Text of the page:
The first NASCAR "Strictly Stock" race ever was held at Charlotte Speedway (not the Charlotte Motor Speedway) on June 19, 1949 -- a race won by Jim Roper after Glenn Dunnaway was disqualified after the discovery of his altered rear springs. Initially, the cars were known as the "Strictly Stock Division" and raced with virtually no modifications on the factory models. This division was renamed "Grand National" beginning in the 1950 season. However, over a period of about a dozen years, modifications for both safety and performance were allowed and, by the mid-1960s, the vehicles were purpose-built race cars with a stock-appearing body.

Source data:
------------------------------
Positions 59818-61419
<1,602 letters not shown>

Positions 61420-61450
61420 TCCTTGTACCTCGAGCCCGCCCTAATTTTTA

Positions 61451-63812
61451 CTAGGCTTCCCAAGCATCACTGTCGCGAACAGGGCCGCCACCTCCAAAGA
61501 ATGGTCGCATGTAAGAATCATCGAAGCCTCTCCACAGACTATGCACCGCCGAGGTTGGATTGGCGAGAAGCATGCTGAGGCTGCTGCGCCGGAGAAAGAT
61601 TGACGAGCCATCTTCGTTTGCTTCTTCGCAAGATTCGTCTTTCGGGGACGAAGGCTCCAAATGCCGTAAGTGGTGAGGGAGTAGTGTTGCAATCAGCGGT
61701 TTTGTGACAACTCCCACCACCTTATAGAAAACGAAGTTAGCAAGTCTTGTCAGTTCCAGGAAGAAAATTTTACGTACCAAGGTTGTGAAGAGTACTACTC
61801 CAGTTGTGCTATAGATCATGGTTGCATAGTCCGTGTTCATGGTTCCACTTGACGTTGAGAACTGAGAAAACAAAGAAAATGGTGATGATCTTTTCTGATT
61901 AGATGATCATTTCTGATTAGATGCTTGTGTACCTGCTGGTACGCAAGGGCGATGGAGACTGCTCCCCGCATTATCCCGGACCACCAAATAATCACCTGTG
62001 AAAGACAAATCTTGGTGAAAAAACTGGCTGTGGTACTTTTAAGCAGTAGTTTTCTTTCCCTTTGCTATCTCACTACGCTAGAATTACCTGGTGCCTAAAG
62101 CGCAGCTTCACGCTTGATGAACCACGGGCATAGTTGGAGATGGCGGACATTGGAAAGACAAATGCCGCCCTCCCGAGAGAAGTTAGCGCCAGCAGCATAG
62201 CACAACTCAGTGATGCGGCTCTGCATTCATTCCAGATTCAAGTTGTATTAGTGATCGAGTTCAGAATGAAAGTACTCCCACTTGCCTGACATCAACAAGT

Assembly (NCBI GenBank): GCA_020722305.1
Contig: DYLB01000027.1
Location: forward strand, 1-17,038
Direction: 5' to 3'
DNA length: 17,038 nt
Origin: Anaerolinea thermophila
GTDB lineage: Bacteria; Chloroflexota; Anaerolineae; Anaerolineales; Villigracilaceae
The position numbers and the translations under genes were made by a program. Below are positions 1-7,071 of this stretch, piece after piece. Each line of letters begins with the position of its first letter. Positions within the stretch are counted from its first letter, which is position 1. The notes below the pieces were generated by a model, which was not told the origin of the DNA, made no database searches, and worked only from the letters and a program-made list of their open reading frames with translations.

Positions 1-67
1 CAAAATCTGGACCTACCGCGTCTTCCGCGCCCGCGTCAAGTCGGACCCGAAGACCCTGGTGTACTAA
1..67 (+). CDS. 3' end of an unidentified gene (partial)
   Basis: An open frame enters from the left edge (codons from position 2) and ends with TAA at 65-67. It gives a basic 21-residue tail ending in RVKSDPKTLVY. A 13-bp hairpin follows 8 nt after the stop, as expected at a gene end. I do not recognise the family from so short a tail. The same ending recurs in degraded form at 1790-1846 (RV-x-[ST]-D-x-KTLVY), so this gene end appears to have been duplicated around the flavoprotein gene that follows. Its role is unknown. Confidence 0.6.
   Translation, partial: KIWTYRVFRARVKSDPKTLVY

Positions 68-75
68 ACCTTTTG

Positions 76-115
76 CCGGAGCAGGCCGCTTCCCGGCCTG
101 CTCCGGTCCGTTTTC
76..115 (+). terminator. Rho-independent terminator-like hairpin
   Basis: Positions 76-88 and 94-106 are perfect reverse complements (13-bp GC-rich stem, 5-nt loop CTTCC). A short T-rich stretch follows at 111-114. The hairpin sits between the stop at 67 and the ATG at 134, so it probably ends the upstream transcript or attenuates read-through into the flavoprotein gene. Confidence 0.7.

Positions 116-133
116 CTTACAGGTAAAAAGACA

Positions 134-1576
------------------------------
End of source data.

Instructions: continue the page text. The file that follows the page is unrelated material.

One of the tracks used in the inaugural season is still on today's premier circuit: Martinsville Speedway. Another old track which is still in use is Darlington Raceway, which opened in 1950. (The oldest track on today's NEXTEL Cup circuit is the Indianapolis Motor Speedway which dates back to 1909; however, the first Brickyard 400 did not take place until 1994.)
Most races were on half-mile to one-mile (800 to 1600 m) oval tracks. However, the first "superspeedway" was built in Darlington, South Carolina, in 1950. This track, at 1.366 miles (2.22 km), was wider, faster and higher-banked than the racers had seen. Darlington was the premiere event of the series until 1959. Daytona International Speedway, a 2.5-mile (4 km) high-banked track, opened in 1959, and became the icon of the sport. The track was built on a swamp, so France took a huge risk in building the track.
The first NASCAR competition held outside of the U.S. was in Canada, where on July 1, 1952, Buddy Shuman won a 200-lap race on a half-mile (800 m) dirt track in Stamford Park, Ontario, near Niagara Falls.